This was a descriptive study of California licensed community pharmacists working in chain and independent pharmacies. A questionnaire was developed to evaluate pharmacists’ response to patients and consumers requesting naloxone. Face validity of the questionnaire was assessed by a team of four cross-disciplinary pharmacist experts with retail experience at chain and independent pharmacies. Content validity and comprehension of the questionnaire were tested in our previous pilot study conducted in Orange County with 38 pharmacists.12  The questionnaire contained 28 multiple-choice and Likert-type questions that took approximately five minutes to complete. The questionnaire items included questions about the pharmacists’ demographics and length of practice, whether they have received requests for naloxone and treatments for OUD and pain in the past three months, pharmacists’ attitudes about providing naloxone education and using the Controlled Substance Utilization Review and Evaluation System (CURES) as a prescription drug monitoring program and existence of a pharmacy policy for naloxone dispensing information. Additionally, we investigated the number of naloxone units dispensed across California counties. Completion of the questionnaire was voluntary and anonymous. Our study was approved by our university’s Institutional Review Board (IRB #18-95). The questionnaire was conducted between March and September in 2018.

Participants

Eligible participants included being a California licensed pharmacist working in a community pharmacy setting and a member of the California Pharmacists Association (CPhA). With the assistance of CPhA, the community pharmacist members were sent an email with the questionnaire link. There were two email attempts made to CPhA pharmacist members to complete the questionnaire within the study time frame. A second email was deployed three months after deployment of the first one.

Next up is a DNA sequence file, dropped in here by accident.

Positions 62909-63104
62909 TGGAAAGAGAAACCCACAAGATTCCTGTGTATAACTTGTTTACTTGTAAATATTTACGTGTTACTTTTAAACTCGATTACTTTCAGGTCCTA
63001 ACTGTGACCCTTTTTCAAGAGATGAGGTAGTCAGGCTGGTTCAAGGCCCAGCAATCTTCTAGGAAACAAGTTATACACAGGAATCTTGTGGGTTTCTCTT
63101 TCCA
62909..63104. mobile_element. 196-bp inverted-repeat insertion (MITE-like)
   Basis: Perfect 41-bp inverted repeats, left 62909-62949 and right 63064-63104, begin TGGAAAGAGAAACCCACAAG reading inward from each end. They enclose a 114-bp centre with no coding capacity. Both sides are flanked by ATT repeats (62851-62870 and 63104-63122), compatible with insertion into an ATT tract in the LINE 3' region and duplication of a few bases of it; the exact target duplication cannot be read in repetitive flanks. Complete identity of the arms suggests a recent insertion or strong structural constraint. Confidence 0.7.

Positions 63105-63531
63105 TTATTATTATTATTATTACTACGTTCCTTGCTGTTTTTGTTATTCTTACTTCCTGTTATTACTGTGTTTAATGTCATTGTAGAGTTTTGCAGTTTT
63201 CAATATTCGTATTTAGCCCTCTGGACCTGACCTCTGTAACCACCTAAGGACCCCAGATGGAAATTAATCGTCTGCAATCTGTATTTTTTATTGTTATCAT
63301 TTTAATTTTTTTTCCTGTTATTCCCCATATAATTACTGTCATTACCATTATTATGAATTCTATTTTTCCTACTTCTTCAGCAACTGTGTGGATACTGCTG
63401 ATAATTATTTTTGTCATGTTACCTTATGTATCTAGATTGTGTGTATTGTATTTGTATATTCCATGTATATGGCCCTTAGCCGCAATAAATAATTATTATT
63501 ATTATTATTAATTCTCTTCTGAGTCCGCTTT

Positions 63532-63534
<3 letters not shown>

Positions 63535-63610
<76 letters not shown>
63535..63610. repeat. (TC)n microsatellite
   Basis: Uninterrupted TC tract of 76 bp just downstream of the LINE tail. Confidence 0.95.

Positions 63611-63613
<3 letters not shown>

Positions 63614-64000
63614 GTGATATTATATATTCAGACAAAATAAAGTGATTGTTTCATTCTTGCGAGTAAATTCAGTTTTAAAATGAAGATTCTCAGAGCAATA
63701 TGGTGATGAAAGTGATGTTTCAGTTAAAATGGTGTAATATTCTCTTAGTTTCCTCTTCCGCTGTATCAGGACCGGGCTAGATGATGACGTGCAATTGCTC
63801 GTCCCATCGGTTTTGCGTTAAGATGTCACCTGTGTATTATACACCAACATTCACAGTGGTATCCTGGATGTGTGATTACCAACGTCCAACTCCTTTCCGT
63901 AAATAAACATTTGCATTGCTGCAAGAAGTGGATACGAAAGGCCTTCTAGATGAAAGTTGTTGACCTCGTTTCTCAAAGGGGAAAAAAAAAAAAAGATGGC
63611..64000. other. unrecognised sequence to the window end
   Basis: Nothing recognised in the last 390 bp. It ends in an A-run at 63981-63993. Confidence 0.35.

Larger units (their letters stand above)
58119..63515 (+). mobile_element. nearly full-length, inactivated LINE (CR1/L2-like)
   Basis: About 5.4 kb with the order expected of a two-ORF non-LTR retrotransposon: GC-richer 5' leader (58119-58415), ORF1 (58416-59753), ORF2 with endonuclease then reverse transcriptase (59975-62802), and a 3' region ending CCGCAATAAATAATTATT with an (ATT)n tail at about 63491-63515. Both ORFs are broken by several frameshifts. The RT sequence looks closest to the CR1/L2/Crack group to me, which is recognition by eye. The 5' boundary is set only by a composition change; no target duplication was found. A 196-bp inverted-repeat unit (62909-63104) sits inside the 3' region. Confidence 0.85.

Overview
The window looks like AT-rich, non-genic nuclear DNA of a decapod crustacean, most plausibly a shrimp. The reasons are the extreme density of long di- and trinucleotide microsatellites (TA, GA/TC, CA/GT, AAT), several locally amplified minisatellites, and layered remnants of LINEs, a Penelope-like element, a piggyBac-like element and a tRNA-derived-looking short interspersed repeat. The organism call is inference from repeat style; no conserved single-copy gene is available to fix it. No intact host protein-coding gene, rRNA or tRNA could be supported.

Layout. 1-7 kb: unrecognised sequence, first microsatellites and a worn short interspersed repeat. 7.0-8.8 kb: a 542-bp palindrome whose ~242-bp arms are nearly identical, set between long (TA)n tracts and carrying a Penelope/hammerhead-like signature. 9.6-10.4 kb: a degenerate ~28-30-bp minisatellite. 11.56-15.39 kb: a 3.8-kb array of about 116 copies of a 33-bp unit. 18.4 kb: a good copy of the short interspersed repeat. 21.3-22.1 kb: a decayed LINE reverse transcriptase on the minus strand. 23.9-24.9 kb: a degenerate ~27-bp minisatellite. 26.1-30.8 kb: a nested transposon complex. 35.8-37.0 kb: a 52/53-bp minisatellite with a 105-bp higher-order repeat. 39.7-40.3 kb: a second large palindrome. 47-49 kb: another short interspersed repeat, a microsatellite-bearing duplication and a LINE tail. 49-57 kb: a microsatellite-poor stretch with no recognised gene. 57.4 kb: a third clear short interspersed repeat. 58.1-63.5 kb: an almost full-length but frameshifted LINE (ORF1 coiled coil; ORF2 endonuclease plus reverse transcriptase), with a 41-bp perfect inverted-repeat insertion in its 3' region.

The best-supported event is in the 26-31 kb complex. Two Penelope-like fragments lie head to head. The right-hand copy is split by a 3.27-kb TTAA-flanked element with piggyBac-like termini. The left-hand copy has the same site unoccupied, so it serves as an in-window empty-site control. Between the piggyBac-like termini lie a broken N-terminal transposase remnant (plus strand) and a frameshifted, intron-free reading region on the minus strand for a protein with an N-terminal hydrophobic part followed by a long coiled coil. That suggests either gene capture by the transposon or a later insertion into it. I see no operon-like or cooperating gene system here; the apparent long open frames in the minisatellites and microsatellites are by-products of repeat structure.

Statistical Analyses

Our sample of 77 pharmacists for degrees of freedom up to 12 can detect a large effect size (w = 0.5) with 0.05 significance at a power of 0.85.13  We used Fisher’s exact test if the number of samples in each category was less than five; otherwise, an χ2 test was used. The most conservative multiple testing adjustment, Bonferroni correction, was applied to minimize false positive or type I error when evaluating variables associated with naloxone dispensing.14  Spearman’s correlation test was used for checking association. All statistical analyses assumed a significance level of α = 0.05.

Of the 1,612 California pharmacist recipients of the emailed questionnaire, 118 (7.32%) partially responded and 79 (4.90%) completed the questionnaire. Two of the 79 pharmacists were excluded because they were not practicing in a community pharmacy at the time of the study, resulting in 77 (4.78%) pharmacists included in the study.

Demographics of Pharmacist Participants, Pharmacy Settings, and Counties

Among the 77 pharmacists who completed the questionnaire, 33 were female (42.9%) and 44 were male (57.1%). Forty-six pharmacists (59.7%) worked in independent pharmacies, 14 (18.2%) in chain pharmacies and 17 (22.1%) in other pharmacy settings, which included ambulatory care. The counties with the higher number of pharmacists completing the questionnaire included Los Angeles (n = 12), Orange (n = 6), Sacramento (n = 5), and San Diego (n = 5) (Table 1).

Naloxone Dispensed and Policy To Dispense Without a Prescription